E-commerce giant Amazon is facing a fresh challenge from employees looking to unionize as the company prepares to invest billions in its new HQ2 locations.
Bloomberg reported on Wednesday that frustrated employees at Amazon’s newly opened Staten Island, New York, fulfillment center have publicized their intent to unionize, after the company recently announced plans to build a brand new facility in the nearby borough of Queens.
The campaign is said to be focused on working condition grievances, which employees think the company should focus on improving instead of building the new HQ2 facility. Concerns reportedly include workplace safety, insufficient pay, unreasonable hourly quotas and a lack of breaks.
One worker told Bloomberg the company treats them like “robots.”
“Amazon associates are the heart and soul of our operations, and we respect employees’ right to choose to join or not join a labor union," an Amazon spokesperson said in a statement. "Amazon maintains an open-door policy that encourages employees to bring their comments, questions, and concerns directly to their management team for discussion and resolution."
The spokesperson added that employees are prohibited from working more than 60 hours per week and that fulfillment center workers receive incentives for "myriad activities."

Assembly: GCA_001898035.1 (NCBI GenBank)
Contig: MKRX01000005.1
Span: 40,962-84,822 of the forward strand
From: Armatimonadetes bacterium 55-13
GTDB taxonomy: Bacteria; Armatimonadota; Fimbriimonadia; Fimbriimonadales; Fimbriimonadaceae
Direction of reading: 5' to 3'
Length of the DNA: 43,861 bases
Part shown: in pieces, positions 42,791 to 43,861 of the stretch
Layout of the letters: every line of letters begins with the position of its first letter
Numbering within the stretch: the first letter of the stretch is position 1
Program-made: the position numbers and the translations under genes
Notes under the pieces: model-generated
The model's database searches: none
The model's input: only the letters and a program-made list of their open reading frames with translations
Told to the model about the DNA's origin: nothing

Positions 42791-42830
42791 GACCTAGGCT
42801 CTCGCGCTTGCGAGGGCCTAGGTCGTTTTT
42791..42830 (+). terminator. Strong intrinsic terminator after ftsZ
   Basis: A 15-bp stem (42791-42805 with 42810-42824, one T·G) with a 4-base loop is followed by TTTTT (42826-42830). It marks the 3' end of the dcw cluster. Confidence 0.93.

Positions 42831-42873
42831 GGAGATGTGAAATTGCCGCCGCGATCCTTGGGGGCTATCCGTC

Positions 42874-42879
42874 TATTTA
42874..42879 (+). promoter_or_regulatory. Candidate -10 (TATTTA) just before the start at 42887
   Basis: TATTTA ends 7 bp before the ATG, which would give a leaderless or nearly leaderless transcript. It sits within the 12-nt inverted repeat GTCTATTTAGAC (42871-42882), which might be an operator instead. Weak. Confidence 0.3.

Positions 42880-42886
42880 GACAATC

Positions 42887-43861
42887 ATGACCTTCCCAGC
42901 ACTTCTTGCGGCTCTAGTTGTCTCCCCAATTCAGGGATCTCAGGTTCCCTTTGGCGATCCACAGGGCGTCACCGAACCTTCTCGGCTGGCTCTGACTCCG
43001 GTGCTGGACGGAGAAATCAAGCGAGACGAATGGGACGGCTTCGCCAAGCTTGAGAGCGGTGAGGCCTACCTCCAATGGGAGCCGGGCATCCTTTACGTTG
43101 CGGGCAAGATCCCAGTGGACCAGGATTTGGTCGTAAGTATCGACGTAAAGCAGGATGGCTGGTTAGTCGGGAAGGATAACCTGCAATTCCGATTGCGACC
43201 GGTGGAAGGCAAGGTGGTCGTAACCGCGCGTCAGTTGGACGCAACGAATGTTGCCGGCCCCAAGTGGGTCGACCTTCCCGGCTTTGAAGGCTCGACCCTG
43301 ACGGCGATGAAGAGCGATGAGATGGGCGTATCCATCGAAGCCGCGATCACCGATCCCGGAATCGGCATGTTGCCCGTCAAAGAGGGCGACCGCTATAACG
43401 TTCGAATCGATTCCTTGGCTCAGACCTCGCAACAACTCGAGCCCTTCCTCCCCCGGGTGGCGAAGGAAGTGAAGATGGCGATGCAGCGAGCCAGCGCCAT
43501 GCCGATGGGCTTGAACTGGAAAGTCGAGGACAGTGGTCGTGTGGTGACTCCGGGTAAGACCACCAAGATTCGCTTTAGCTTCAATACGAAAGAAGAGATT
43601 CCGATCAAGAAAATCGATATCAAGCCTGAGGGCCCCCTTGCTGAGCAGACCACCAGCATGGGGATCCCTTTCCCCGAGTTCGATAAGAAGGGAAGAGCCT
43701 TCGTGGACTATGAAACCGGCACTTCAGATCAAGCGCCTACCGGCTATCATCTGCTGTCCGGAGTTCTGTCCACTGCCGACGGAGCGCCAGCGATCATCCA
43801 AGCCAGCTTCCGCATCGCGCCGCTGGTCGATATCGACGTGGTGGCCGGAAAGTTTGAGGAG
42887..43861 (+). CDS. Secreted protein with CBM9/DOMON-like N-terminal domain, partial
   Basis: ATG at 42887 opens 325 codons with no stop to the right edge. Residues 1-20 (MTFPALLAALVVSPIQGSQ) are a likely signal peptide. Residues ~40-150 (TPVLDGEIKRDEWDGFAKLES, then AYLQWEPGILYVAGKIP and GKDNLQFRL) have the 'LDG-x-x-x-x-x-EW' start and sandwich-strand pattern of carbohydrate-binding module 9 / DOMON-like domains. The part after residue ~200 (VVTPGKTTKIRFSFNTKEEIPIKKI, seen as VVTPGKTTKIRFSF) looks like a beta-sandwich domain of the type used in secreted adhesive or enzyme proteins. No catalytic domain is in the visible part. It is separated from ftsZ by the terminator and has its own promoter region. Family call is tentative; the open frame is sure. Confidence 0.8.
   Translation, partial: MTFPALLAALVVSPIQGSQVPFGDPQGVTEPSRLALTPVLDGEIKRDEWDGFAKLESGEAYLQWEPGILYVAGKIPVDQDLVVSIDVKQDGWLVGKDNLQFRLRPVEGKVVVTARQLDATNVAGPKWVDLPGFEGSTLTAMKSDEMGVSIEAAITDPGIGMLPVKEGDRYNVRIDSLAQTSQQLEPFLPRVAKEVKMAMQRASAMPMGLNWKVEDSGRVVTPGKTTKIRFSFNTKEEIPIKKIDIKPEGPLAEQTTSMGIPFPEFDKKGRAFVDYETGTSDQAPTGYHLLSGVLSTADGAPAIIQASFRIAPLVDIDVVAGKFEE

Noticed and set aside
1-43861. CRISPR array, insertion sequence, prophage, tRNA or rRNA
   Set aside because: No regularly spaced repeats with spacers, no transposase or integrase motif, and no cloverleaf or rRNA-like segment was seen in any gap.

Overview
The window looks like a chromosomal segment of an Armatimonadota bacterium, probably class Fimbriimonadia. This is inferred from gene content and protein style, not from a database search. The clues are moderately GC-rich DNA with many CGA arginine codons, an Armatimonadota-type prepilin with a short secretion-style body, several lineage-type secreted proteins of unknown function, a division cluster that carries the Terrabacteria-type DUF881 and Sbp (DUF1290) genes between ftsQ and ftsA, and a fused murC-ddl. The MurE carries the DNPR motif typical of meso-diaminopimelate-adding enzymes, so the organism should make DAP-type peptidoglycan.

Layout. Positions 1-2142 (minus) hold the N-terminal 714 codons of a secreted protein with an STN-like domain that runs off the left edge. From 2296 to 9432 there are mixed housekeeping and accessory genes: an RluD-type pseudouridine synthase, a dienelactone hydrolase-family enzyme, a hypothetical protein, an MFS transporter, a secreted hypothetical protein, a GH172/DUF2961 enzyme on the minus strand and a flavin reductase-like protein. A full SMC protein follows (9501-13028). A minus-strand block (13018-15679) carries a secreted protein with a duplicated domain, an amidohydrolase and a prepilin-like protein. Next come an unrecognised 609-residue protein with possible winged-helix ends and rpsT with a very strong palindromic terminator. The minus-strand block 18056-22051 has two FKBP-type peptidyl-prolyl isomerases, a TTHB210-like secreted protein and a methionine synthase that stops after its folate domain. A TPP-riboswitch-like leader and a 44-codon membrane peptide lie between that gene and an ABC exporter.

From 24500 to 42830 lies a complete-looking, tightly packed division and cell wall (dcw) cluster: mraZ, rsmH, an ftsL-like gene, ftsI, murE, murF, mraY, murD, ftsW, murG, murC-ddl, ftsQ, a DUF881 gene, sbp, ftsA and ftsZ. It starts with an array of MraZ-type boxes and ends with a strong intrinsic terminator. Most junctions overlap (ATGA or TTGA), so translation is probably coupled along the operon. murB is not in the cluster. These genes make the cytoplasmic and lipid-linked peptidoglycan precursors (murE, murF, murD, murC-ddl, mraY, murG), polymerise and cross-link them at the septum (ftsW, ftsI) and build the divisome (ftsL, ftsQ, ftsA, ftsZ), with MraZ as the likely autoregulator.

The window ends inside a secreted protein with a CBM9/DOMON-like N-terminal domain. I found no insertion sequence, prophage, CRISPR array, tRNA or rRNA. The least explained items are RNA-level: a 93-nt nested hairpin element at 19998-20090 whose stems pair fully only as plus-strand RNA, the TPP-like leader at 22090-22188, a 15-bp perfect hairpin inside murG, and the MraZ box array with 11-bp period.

The company, which is currently union-free, drew scrutiny after an anti-union training video leaked in September.
The organization Staten Island workers are said to be working with – the Retail, Wholesale and Department Store Union – did not immediately return a request for comment. RWDSU has also worked with employees of Amazon-owned Whole Foods regarding unionization efforts.
The e-commerce company said it will invest $2.5 billion and create 25,000 jobs in New York, expecting to generate $10 billion in tax revenue for the state over the span of 20 years. In exchange, it received incentives worth $1.525 billion.
Amazon faced harsh criticism from Sen. Bernie Sanders earlier this year over worker pay. In response to a bill introduced by Sanders, the company raised its minimum wage to $15 per hour.